With Zeppelin Development now acting as the general contractor, Mull began butting heads with Kyle Zeppelin. At issue was an underground water line for the sprinkler system; state approval took considerable time. It all came to a head during a 30-minute phone call.
“I can’t think of the last time that I had an argument with someone with that language that was used,” said Mull, who called the talk “heated” and “nasty.” “So, I told him, ‘Fine. If you want your underground work done, the hell with it, I’m not going to get involved anymore.’”
“It seemed like every time you talked to him, it was always an argument. Always an argument,” Mull said of his conversations with Zeppelin. “After that argument I had with him, I didn’t talk to him. I wouldn’t communicate with him. I said, ‘That’s it.’ I wasn’t going to talk to the man.”
‘To the end’
After Vertix walked away from the hotel project, Reyna and his crew of professional painters heeded its warnings and demanded to be paid by Zeppelin up front. At first, the arrangement worked. But an October 2022 invoice went unpaid in November and December.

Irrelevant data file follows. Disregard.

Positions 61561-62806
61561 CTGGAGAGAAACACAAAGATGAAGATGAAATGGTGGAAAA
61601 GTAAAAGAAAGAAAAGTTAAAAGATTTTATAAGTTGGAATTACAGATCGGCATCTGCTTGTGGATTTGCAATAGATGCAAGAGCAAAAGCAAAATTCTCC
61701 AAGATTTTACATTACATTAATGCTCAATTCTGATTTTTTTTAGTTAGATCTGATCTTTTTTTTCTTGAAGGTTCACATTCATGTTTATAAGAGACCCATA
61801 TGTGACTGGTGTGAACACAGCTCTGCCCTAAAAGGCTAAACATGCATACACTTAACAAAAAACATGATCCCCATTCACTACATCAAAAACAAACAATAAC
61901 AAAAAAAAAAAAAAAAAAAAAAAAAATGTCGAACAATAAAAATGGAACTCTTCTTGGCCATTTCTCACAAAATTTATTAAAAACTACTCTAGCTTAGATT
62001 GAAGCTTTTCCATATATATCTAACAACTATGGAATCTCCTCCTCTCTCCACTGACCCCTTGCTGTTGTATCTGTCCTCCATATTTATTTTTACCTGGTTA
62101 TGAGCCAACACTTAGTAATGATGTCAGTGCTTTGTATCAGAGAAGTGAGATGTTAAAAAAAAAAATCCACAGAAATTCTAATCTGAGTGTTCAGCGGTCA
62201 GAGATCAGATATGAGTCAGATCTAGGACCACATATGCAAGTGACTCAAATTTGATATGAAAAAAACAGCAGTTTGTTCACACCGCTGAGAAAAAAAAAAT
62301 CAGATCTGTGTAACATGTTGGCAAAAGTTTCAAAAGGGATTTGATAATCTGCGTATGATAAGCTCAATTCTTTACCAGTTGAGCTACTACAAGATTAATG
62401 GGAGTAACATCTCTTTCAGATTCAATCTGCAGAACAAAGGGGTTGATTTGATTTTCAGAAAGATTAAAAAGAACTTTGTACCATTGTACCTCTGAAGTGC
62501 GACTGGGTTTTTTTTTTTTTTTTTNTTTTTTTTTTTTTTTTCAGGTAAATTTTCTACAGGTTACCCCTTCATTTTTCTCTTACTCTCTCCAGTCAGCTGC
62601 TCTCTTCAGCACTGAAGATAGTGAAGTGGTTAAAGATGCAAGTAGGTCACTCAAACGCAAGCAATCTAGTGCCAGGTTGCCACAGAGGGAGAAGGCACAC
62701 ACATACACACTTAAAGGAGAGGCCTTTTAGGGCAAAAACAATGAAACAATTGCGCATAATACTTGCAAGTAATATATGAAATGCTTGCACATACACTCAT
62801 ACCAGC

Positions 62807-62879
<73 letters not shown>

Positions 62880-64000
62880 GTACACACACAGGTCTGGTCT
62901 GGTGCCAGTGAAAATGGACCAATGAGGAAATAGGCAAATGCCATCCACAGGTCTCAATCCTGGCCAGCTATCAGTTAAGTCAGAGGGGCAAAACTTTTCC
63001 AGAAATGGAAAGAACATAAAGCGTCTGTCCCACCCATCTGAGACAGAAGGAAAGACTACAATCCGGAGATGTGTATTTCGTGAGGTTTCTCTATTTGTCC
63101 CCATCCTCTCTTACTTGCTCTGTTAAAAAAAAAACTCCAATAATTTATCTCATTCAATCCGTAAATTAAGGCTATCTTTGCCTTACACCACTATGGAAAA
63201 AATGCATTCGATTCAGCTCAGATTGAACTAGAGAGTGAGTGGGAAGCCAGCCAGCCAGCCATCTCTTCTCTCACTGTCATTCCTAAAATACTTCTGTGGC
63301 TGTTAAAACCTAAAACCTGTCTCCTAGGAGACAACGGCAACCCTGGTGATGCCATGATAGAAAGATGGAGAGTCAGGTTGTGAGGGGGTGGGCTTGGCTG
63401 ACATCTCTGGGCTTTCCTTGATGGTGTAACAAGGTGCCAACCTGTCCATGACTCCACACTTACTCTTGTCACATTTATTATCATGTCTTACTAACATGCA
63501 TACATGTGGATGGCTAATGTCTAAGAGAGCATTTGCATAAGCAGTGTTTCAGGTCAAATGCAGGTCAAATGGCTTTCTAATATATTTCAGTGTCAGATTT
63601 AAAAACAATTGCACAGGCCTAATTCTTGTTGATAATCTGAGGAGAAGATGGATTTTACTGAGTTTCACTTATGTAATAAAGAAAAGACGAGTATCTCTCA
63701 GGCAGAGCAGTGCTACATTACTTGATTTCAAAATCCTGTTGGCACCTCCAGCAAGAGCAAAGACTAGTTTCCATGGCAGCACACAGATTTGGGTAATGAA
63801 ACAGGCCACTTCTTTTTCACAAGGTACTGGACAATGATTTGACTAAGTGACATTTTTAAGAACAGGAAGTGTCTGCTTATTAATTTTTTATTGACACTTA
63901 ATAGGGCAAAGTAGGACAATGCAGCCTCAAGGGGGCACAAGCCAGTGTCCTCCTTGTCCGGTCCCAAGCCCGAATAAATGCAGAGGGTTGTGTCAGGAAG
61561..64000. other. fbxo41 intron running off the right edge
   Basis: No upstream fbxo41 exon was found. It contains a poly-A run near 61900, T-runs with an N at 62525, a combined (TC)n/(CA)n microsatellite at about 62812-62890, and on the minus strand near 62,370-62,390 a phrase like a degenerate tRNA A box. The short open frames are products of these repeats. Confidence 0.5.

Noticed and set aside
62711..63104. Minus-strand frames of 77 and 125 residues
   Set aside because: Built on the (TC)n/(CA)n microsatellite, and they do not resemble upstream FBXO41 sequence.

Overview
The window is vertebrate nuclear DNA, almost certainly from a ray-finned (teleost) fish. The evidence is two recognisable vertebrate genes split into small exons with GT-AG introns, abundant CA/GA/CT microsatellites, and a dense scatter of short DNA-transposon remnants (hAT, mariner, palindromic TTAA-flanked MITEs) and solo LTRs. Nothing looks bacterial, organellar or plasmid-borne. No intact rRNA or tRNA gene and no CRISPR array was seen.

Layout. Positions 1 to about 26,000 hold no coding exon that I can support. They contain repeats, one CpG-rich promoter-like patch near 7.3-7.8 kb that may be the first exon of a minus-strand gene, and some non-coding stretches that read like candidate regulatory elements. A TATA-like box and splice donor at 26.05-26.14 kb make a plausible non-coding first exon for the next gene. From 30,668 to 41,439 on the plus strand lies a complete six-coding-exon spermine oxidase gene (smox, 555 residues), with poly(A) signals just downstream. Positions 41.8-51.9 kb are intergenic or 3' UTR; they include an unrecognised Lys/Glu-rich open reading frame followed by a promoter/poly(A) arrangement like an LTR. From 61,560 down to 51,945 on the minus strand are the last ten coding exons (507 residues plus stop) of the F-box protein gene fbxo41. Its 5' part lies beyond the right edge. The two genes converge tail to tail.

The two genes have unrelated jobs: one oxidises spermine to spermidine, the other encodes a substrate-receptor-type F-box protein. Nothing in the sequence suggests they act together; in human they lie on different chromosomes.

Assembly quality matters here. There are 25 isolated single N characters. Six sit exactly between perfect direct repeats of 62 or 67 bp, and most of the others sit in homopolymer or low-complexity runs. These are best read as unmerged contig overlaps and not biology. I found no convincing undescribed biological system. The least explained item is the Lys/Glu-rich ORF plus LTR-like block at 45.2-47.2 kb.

“By the second week of January, I was like, ‘You know what? I’m sorry but they don’t want to pay.’ They were saying that they went over the budget and had overspent, so they didn’t want to pay us or the drywaller and a couple other subcontractors,” Reyna said.
“They said, ‘We’re not going to pay, we’re not going to pay, we don’t want to pay.’ So, I stopped my crew, picked up my tools and we took off,” Reyna said.
That invoice was never paid and Mountain Custom Painters never returned to the jobsite. It was a disappointing end for painters who are based in nearby Olathe and had been recruited by Vertix while painting a house across the street from the Western Hotel.
“More than the money — though of course, you know, I’d like to get paid — we just wanted to finish it,” Reyna said while driving through Ouray last week. “I think that’s what upset me the most. I was just really excited to post the pictures and make a big thing about it.”
Reyna paid his employees with money that he had set aside to pay the Internal Revenue Service. In April, he filed a $32,143 lien on the Western Hotel, joining Vertix’s $160,910 lien. In late May, Dynamic Fire Protection Systems filed its own $12,137 lien.